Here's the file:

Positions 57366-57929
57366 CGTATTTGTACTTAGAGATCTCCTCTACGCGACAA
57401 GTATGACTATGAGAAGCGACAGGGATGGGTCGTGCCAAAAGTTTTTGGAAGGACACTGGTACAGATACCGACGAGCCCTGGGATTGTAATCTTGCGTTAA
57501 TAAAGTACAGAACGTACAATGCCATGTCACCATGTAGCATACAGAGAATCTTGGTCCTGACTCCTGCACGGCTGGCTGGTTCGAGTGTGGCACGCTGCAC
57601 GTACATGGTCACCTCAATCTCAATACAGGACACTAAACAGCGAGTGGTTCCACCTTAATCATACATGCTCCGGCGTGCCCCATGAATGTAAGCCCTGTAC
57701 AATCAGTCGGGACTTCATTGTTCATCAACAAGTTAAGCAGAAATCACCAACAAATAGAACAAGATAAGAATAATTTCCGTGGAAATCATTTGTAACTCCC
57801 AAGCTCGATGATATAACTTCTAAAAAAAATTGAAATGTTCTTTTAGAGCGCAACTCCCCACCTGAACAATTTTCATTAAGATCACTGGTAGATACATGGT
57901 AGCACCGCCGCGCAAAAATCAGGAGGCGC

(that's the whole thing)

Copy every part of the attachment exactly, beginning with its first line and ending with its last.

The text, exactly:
Positions 57366-57929
57366 CGTATTTGTACTTAGAGATCTCCTCTACGCGACAA
57401 GTATGACTATGAGAAGCGACAGGGATGGGTCGTGCCAAAAGTTTTTGGAAGGACACTGGTACAGATACCGACGAGCCCTGGGATTGTAATCTTGCGTTAA
57501 TAAAGTACAGAACGTACAATGCCATGTCACCATGTAGCATACAGAGAATCTTGGTCCTGACTCCTGCACGGCTGGCTGGTTCGAGTGTGGCACGCTGCAC
57601 GTACATGGTCACCTCAATCTCAATACAGGACACTAAACAGCGAGTGGTTCCACCTTAATCATACATGCTCCGGCGTGCCCCATGAATGTAAGCCCTGTAC
57701 AATCAGTCGGGACTTCATTGTTCATCAACAAGTTAAGCAGAAATCACCAACAAATAGAACAAGATAAGAATAATTTCCGTGGAAATCATTTGTAACTCCC
57801 AAGCTCGATGATATAACTTCTAAAAAAAATTGAAATGTTCTTTTAGAGCGCAACTCCCCACCTGAACAATTTTCATTAAGATCACTGGTAGATACATGGT
57901 AGCACCGCCGCGCAAAAATCAGGAGGCGC